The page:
Location

La Jolla, CA

Start Date

1-1-1998 12:00 AM

Description

Interfacial shear strength (IFSS) between fiber and matrix is one of the most important factors in characterizing the mechanical properties of fiber reinforced composites. If the IFSS is too low, it’s hard to expect the performance of reinforcing fibers in composites, whereas if the IFSS is too high, there is a decrease in fracture toughness of composites because of the poor resistance to the stress crack propagation. Hence, it is necessary that the IFSS should be determined via the optimization rather than the maximization for the purpose. Several micro-mechanical techniques were proposed for measuring IFSS in composites. Some of the most frequently used techniques include the single fiber pull-out test[1], the single fiber composite (SFC) test[2], and micro-indentation method[3]. Among them, the SFC test, originally proposed by Kelly and Tyson[4], has received a lot of attention both as a diagnostic for fiber/matrix adhesion and as a simple composite system composed of the elastic fiber imbedded in a plastic matrix, Kelly and Tyson showed that the critical fragment length lc is given by lc=dσf2τi where d is the fiber diameter, τi is the IFSS, σf is the fiber fracture stress.

Book Title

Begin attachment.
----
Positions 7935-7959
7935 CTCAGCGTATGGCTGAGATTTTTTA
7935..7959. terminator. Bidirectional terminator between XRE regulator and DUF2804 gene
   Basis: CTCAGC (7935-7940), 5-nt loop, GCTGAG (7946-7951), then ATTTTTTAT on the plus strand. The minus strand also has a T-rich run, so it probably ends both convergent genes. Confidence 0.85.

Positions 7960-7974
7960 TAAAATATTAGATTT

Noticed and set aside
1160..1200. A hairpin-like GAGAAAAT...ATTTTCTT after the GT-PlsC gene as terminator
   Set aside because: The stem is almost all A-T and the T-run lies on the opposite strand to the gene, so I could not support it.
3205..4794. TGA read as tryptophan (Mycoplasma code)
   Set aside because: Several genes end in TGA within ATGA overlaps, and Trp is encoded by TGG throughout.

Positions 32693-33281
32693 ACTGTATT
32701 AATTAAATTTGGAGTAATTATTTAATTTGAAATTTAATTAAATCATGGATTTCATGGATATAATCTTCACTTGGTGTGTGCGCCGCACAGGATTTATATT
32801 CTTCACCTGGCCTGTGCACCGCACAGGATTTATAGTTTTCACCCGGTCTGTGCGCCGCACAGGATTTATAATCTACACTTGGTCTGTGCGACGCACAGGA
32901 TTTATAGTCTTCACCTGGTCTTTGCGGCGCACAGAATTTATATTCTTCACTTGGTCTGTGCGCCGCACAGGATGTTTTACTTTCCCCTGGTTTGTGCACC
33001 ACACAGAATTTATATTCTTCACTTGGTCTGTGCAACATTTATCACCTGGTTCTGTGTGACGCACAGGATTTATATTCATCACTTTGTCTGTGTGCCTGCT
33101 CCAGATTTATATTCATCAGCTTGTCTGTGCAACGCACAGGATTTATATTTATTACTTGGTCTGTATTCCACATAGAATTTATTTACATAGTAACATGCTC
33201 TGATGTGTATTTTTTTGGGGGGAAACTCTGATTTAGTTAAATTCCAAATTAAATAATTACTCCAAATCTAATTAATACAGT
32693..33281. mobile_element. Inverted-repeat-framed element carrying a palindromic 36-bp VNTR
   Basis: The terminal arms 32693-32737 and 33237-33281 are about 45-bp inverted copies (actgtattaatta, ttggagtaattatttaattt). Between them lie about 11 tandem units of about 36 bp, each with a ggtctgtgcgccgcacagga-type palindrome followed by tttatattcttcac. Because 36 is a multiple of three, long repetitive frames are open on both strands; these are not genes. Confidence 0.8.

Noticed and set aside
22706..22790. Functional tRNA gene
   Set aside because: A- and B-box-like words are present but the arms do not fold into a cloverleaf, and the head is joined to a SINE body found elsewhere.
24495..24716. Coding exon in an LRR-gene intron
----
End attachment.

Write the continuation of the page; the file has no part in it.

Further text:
Review of Progress in Quantitative Nondestructive Evaluation

Volume

17A

Chapter

Chapter 1: Standard Techniques

Section

Acoustic Emission and Applications

Pages

549-556

DOI

10.1007/978-1-4615-5339-7_71

Language

en

File Format

application/pdf

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Jan 1st, 12:00 AM

Acoustic Emission Charaterization of Single and Dual Fiber Reinforced Metal Matrix Composites

La Jolla, CA

Interfacial shear strength (IFSS) between fiber and matrix is one of the most important factors in characterizing the mechanical properties of fiber reinforced composites. If the IFSS is too low, it’s hard to expect the performance of reinforcing fibers in composites, whereas if the IFSS is too high, there is a decrease in fracture toughness of composites because of the poor resistance to the stress crack propagation. Hence, it is necessary that the IFSS should be determined via the optimization rather than the maximization for the purpose. Several micro-mechanical techniques were proposed for measuring IFSS in composites. Some of the most frequently used techniques include the single fiber pull-out test[1], the single fiber composite (SFC) test[2], and micro-indentation method[3]. Among them, the SFC test, originally proposed by Kelly and Tyson[4], has received a lot of attention both as a diagnostic for fiber/matrix adhesion and as a simple composite system composed of the elastic fiber imbedded in a plastic matrix, Kelly and Tyson showed that the critical fragment length lc is given by lc=dσf2τi where d is the fiber diameter, τi is the IFSS, σf is the fiber fracture stress.